The Amber Spyglass

“I fought because I had to. I can’t choose my nature, but I can choose what I do. And I will choose, because now I’m free.”

Philip Pullman

I read this book so many times as a child that all the pages fell out.

This is kind of embarrassing, because it turns out that I wasn’t actually paying that much attention. I can’t have been, because I didn’t realise how weird it is.

The Amber Spyglass, the third in Philip Pullman’s His Dark Materials trilogy, follows Will and Lyra as they escape from Mrs Coulter, visit the land of the dead, and fight in a war without realising they’re doing it, not necessarily in that order. It’s a strange book, partly because it labours under the same kind of aimlessness as The Subtle Knife did: none of the characters (save, perhaps, the ferocious Lord Asriel) really seem to have any clear idea of what they are trying to achieve; the lead villain spends her time apparently oscillating between evil and good; there’s a random woman learning about Dust from a sentient people who look a bit like elephants on motorcycles; and the main narrative action is driven mainly by a child’s desire to say sorry. There’s a war going on here somewhere, a massive one, perhaps the biggest ever, a war between heaven and earth, but no-one’s sure how to win it, or even if they want it to be won. In fact, mostly what the characters are trying to do is just get on with things as best they can.

And all of this makes for a read that is both aimless and purposeful. On the characters’ level, the war is more of a backdrop to the choices they have to make, small choices mostly, born out of random chance or fate or whatever. On the reader’s and the writer’s level, however, there’s a feeling that all those small choices, those strange chances, weave into a vaster tapestry; those choices and those chances make the war. For Pullman, it’s not vast armies drawn up behind standards fluttering in the breeze which are the true fighters, but individuals, making individual choices for their own, often murky, reasons. And yet those cross-purposes all, eventually, manage to pull in the same direction.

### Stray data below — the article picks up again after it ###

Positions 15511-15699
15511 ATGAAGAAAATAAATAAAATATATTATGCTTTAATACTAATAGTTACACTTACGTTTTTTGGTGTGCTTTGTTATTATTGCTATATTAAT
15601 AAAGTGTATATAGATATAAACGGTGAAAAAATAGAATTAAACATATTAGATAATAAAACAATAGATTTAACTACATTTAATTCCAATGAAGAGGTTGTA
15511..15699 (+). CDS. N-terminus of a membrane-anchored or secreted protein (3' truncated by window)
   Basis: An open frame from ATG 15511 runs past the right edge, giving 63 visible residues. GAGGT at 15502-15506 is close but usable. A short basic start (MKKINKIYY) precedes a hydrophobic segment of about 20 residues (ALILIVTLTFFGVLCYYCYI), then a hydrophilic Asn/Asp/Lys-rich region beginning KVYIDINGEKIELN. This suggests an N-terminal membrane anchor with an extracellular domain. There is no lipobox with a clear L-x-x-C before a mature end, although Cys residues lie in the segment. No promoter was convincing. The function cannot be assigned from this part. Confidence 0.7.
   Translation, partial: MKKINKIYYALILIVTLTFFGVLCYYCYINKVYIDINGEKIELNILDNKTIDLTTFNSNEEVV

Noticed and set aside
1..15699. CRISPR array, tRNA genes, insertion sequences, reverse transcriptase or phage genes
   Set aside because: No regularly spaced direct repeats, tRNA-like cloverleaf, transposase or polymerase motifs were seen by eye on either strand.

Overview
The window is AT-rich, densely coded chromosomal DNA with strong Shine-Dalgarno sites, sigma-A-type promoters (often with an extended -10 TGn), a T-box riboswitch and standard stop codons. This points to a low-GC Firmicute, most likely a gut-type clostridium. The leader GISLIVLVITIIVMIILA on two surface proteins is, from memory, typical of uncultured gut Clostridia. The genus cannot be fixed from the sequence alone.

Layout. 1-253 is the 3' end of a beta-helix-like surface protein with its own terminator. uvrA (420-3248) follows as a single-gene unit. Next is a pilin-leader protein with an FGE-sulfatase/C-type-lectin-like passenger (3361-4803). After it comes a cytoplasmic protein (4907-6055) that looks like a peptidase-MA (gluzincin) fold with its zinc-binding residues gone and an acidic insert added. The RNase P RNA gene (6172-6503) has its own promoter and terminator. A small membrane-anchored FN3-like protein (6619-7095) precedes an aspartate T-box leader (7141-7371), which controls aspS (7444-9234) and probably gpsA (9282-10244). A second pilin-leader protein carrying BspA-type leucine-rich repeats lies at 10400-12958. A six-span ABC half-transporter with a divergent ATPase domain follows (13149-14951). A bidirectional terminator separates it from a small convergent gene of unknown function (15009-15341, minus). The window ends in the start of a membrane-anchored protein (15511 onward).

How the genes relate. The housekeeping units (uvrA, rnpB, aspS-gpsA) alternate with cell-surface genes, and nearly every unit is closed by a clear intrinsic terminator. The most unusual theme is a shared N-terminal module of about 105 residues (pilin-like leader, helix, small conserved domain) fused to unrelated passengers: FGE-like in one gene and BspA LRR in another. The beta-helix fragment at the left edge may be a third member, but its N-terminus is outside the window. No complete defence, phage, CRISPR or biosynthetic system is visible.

I realise this is all a little incoherent. The fact is, The Amber Spyglass is such a big, ambitious book, with such a cloud of nostalgia about it, and such a mythic, fairy-tale quality to its story, that it’s actually quite hard to marshal my thoughts about it. There’s just so much stuff: rebel angels and quantum physics and alien consciousness and theology and worlds of the dead and mythology and love and blasphemy, all somehow stuffed into one fantastical dream-sequence and sent out into the world to confuse young readers for ever and ever. And towards the end, it really does feel like the sheer weight of that ambition begins to compromise the story. I still don’t understand what actually happened at the end: bar some vague narrative muttering about vast rivers being diverted by a single pebble, the denouement looks suspiciously like Stephen Moffat’s favourite trope, And Then The World Was Saved By Love.

Don’t get me wrong, it’s a good story, and a tragic one, in places. There’s a lot to think about – knowledge and experience and religion and consciousness – and I quite like Pullman’s very humanist world-view (although a little less of the Church-hating polemic would make the whole thing a bit more palatable*). It’s just that there are places where Pullman seems to sacrifice narrative integrity for allegorical significance, which is a shame, because he can tell a damn good story when he puts his mind to it.

*Incidentally, I find it interesting that atheists are quite happy to slam C.S. Lewis’ Chronicles of Narnia series for its Christian polemic without apparently noticing that Pullman does exactly the same thing for the other side. I don’t know what the point of this observation is, but I feel it’s one that needs to be made.


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